Pete Schulte’s “The Lamplighter” is a shockingly diverse exhibition that, at a casual glance, appears to be anything but. Even though it fills the three separate venues of the Whitespace/Whitespec/Shedspace complex and includes a sound art installation, the dominant medium is graphite on paper, and the dominant style is geometric.
The main gallery space indicates that more is afoot than a random exhibition of recent work. The room is startlingly sparse, with only one work each on two white walls and a dark gray wall. This isolation of each work forces a consecutive response to the installation as a whole and close inspection of each piece in succession, and under the right circumstances (solo viewing is best) the effect is slightly mind-bending. That this is the desired impact is suggested by the resonant title of one of the drawings, Cosmic American Music II, in which the dominant element is a black X on a light gray background. Even though the untitled drawing in the center of the white wall to its left may remind some viewers of Agnes Martin, the overall plan is an expansion of the range of consciousness without benefit of psychotropic chemicals.
This is not at all what we would expect from work so seemingly reason-based, but there are more ways of being rational than restricting one’s work to computational measurement. Simply filling the adjacent gallery with small works in which each one pursues a different visual strategy is such a dramatic shift from the initial experience that the viewer has no choice but to adjust subconscious expectations accordingly. In more anachronistic terms, if it all works right, your mind is blown.
On the other hand, the shift in perception is meant to elicit more than an uncomprehending “Oh, wow.” These are still geometry-centered artworks, with the geometric principles underlying them slightly or extremely different from one work to another. After the first impression of disorienting multiplicity, the viewer is left to study each work on an up-close-and-personal basis, perhaps noticing a few small, possibly jokey mysteries, such as the title Collapsing New Buildings II, presumably an allusion to the name of the German industrial band Einstürzende Neubauten, since there is nothing about the drawing itself to suggest that the multiple enclosed rectangles are collapsing. (Or is there? To quote my often-cited Ludwig Wittgenstein, “Don’t think, but look!”)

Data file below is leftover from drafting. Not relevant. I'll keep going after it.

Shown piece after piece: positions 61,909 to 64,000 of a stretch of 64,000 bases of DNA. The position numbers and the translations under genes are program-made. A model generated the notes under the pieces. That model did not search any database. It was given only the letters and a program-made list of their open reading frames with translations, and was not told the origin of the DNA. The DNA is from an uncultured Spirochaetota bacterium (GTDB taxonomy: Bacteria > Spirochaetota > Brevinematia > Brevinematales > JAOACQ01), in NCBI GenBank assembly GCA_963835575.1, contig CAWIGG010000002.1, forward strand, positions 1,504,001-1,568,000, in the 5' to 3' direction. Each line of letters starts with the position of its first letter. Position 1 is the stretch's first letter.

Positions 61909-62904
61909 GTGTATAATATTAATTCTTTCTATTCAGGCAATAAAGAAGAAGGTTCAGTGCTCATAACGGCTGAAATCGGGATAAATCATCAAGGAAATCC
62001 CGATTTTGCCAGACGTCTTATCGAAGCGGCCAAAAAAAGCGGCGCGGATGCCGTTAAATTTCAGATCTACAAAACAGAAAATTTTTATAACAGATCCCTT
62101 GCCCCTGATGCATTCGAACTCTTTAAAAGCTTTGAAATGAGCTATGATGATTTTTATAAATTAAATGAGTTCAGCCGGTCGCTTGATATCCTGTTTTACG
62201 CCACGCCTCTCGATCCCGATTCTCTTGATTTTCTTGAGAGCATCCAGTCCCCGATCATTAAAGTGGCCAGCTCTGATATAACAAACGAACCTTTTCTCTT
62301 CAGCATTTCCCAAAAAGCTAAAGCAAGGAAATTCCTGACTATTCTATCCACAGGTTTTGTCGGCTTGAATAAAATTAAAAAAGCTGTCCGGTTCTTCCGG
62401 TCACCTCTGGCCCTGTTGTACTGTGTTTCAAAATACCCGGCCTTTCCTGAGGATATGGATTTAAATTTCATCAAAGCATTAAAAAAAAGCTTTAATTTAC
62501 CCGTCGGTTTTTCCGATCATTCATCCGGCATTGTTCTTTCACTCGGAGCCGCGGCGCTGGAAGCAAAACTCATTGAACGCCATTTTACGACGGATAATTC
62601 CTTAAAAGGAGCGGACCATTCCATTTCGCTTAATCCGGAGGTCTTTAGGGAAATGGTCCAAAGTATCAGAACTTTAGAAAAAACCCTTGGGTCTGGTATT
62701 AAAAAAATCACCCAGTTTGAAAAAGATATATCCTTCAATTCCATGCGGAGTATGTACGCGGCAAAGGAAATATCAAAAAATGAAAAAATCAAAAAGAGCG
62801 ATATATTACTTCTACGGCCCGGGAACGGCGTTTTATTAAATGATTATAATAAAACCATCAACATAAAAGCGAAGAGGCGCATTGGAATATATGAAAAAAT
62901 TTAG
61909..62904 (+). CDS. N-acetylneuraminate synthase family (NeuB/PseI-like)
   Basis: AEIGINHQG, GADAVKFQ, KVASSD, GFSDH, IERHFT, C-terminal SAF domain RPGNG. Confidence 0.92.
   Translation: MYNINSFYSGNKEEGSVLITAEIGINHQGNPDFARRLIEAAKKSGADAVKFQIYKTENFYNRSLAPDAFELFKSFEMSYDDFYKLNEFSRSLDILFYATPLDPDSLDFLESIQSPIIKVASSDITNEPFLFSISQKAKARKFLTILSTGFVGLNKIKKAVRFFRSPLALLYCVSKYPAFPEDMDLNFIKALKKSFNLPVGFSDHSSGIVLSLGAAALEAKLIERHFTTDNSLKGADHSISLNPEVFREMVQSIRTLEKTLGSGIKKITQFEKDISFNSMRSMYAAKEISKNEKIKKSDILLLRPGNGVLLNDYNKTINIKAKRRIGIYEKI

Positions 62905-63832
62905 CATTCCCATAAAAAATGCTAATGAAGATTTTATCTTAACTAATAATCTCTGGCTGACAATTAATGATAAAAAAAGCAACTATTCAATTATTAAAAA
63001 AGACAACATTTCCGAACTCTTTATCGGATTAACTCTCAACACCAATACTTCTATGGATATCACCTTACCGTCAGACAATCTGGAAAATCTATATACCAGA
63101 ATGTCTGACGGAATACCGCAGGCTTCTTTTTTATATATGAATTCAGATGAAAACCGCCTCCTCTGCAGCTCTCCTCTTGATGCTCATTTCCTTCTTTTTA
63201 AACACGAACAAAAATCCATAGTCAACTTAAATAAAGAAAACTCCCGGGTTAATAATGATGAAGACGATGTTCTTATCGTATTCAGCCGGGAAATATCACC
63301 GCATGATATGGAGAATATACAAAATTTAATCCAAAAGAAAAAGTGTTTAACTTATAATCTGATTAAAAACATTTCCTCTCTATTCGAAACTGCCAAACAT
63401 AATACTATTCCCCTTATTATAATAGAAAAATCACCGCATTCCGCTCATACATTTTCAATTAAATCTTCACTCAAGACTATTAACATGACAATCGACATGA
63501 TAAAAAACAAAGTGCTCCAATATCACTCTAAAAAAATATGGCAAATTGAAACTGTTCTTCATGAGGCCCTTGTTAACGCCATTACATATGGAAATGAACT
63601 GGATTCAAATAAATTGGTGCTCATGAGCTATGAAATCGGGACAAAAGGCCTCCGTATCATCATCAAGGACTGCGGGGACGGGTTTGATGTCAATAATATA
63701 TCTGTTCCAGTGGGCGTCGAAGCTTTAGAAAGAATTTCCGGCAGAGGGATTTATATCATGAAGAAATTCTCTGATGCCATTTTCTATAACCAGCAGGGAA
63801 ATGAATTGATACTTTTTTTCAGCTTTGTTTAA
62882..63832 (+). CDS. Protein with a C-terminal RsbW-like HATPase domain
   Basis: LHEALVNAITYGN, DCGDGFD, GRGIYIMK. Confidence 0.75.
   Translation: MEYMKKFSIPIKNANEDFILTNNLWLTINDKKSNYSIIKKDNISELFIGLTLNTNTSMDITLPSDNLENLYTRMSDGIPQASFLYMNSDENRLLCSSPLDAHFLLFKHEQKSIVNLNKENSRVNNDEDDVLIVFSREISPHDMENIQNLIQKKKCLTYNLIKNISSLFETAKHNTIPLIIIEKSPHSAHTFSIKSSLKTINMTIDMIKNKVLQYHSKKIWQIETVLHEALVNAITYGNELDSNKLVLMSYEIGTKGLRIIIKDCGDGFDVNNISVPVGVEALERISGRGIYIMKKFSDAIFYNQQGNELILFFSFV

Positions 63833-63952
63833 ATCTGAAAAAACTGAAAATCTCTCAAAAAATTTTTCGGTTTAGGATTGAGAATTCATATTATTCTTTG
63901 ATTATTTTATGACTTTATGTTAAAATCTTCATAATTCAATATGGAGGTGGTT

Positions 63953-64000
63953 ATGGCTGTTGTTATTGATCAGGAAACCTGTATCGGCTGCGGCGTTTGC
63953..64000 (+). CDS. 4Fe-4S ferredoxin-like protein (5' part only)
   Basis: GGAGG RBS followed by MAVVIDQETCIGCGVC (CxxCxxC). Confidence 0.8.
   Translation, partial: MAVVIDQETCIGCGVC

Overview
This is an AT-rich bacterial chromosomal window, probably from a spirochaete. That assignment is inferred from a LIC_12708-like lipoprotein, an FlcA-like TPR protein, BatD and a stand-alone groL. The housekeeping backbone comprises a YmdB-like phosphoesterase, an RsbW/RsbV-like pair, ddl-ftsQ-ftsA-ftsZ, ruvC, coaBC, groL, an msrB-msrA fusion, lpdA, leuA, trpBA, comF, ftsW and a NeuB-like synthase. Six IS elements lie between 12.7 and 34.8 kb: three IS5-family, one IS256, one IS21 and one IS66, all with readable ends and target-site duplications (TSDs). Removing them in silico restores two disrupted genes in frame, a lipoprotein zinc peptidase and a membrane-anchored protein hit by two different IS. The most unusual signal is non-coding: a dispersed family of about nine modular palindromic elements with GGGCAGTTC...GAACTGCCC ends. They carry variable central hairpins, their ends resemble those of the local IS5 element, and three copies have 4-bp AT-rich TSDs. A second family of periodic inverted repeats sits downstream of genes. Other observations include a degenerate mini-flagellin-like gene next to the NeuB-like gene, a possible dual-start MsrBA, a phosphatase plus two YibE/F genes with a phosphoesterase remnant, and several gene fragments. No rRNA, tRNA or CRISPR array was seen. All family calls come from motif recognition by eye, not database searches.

After deciding that the visual pleasure of such a variety of approaches may be worth more than solving intellectual puzzles, the viewer should cross the courtyard to the Whitespec space to “The Lamplighter pt. II: An Experiment in Drawing and Sound.” There they will encounter a single drawing accompanying a 70-minute electronic composition by Andrew Raffo Dewar, based on measurement of Schulte’s biochemical reactions during the creation of the drawing, plus bits of the sound made by Schulte’s pencil, recorded by a microphone mounted on his drawing pad. The effect on the visitor is immediate—at least for those who respond positively to subtly meditative electronic music—but once again, extended contemplation is best in terms of maximum impact. Since the drawing is mounted at the far end of the small windowless gallery, the immersive piece of sound-art is the primary experience until the visitor sits down facing Schulte’s artwork. The work is neither an icon nor a mandala—if the is parallel to anything, it would be that of a prayer rug—but it reproduces the functions of both, in a secular register. Once again, Schulte proves that it is possible to make use of the contemplative methods found in several different religions, without making “sacred art” as such.
A trek through the lush garden surrounding the two galleries, to the converted gardenhouse called Shedspace, allows the viewer to examine seven intimate abstract drawings, in nature-surrounded viewing circumstances that change, however slightly, the experience of basically geometric compositions of parallel lines. Schulte has thought out this succession, and it illustrates why he chose “The Lamplighter” as the exhibition title: he conceives of the artist as a creator of successive pools of light, or opportunities for enlightenment, whether that enlightenment is of the Buddhist or the 18th-century rationalist sort, or, best of all, both at once.
Jerry Cullum is a freelance curator and critic living in Atlanta. His poems, reviews, and essays have appeared in a wide variety of local and national publications, including Art Papers and Art in America.